The Ripple Effect – Uganda

by | March 16, 2021 | Ethos Foundation, Nakivale Refugee Settlement | 0 comments

In less than a year and in the middle of a global health crisis, Paulinho Muzaliwa Josaphat and a small team of refugee permaculture educators have instigated phenomenal positive progress through permaculture in the oldest refugee settlement in Africa.

Nakivale Refugee Settlement was established in Uganda in 1958 and is now home to over 130,000 refugees from countries including the Democratic Republic of Congo, Burundi, Somalia and Eritrea.

Life as a refugee brings many challenges by its very nature; the loss of home and loved ones, having to learn new languages and cultural norms when relocating, losing employment and support systems and having to re-establish income opportunities while also dealing with a lack of food and water security and housing and educational provisions.

Paulinho, a Nakivale resident who could see the need and opportunity to create positive change within Nakivale, decided to establish the Unidos Social Centre; a social innovation lab that seeks to improve living conditions for refugees through educating and empowering women and at-risk youth.

In 2020 during a time of great upheaval and global distress, Paulinho attended a warm-data training lab run by the International Bateson Institute where he met Morag Gamble and heard of the permaculture training and projects that she was organising through the Ethos Foundation in Kenya and Uganda.

A partnership was then struck between Unidos, The Ethos Foundation, The Bateson Institute and The Rwamwanja Rural Foundation to implement permaculture training programs for residents of Nakivale.

Since partnering with the Ethos Foundation, Paulinho and a small team of permaculture educators who were trained by Morag have provided permaculture education to dozens of people in the first Nakivale permaculture course in November 2020 and a Permaculture teacher-training event in January 2021.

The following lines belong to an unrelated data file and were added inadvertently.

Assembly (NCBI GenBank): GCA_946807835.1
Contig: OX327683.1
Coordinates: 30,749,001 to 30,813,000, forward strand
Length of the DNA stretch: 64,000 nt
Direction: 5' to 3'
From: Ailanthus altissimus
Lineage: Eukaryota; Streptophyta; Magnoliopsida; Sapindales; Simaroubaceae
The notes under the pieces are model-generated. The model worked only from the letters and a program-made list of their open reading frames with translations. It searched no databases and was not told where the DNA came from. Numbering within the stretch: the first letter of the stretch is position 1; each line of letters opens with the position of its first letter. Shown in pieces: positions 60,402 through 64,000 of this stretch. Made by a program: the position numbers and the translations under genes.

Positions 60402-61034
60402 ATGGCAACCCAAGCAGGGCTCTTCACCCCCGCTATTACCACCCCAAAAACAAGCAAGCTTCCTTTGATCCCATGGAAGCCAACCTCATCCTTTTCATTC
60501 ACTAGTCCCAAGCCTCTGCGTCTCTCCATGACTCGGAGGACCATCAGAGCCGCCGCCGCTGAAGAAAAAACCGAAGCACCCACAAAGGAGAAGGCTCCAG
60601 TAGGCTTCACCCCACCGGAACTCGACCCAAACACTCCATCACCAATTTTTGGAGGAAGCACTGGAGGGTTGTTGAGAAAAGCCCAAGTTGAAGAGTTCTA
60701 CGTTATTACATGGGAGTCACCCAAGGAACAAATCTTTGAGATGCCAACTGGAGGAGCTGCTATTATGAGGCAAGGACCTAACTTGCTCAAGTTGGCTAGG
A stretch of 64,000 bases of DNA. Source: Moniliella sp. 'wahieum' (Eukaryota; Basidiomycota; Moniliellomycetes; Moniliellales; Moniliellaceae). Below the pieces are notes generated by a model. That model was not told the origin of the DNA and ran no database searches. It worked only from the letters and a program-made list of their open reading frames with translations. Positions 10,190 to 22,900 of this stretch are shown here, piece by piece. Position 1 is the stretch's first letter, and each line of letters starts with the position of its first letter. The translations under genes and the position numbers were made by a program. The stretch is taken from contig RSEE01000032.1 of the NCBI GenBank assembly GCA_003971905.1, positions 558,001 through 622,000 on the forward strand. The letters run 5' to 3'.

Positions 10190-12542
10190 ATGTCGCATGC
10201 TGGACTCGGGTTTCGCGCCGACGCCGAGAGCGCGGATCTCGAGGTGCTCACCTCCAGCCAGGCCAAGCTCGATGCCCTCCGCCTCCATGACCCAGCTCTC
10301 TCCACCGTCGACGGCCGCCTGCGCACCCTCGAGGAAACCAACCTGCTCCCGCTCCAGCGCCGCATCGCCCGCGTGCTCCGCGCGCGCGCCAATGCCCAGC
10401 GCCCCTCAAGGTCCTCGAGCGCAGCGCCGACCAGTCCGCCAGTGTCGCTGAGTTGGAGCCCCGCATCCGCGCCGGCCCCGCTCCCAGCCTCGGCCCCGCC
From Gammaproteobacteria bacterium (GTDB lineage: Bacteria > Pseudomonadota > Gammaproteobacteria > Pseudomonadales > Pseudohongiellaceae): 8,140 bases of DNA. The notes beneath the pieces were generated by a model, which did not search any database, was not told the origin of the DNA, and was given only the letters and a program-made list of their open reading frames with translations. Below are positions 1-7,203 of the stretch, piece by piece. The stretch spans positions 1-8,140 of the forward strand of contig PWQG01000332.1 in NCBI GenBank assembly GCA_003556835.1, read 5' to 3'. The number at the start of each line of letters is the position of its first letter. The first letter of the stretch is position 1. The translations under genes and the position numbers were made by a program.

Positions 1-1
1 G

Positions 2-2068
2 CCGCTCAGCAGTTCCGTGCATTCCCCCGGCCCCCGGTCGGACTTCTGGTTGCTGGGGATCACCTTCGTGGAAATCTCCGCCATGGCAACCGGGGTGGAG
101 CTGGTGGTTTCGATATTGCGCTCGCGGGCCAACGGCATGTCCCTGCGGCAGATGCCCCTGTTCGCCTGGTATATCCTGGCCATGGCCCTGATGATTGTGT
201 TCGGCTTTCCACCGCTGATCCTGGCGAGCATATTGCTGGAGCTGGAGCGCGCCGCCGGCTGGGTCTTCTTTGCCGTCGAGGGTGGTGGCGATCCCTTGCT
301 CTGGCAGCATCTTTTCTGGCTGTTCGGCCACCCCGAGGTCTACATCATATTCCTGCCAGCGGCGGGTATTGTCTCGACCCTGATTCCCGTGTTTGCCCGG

A second Permaculture course is now in progress for thirty-five people who were selected through an application process, as interest in the training has been growing and this time there were over seventy keen applicants.

The need and the desire for learning how to build robust food systems and connection within the community is great and not only are the recent graduates already well on their way to providing nutritious and sustainable yields for their families and community they are also starting to build their own income-generating enterprises based on their permaculture training.

The Nakivale Permaculture Project has commenced with training courses but there are plans to make systemic change and improve the security of the health and wellbeing of the communities who live there through:

  • Permaculture education and teacher training,
  • Home kitchen gardens program,
  • Free tools and local seed kits for graduates,
  • Permayouth hub and global connections,
  • Co-creating an East Africa network for refugees.

There are also eager plans afoot for establishing a Permaculture cooperative loan fund to provide micro-funding for more residents to launch their own sustainable enterprises and this will cost around $2000 USD.

And finally an exciting plan to build a Permaculture community education centre and farm that will be an integral piece of infrastructure for future education and community building, which will need around $3900 USD for the first stage.


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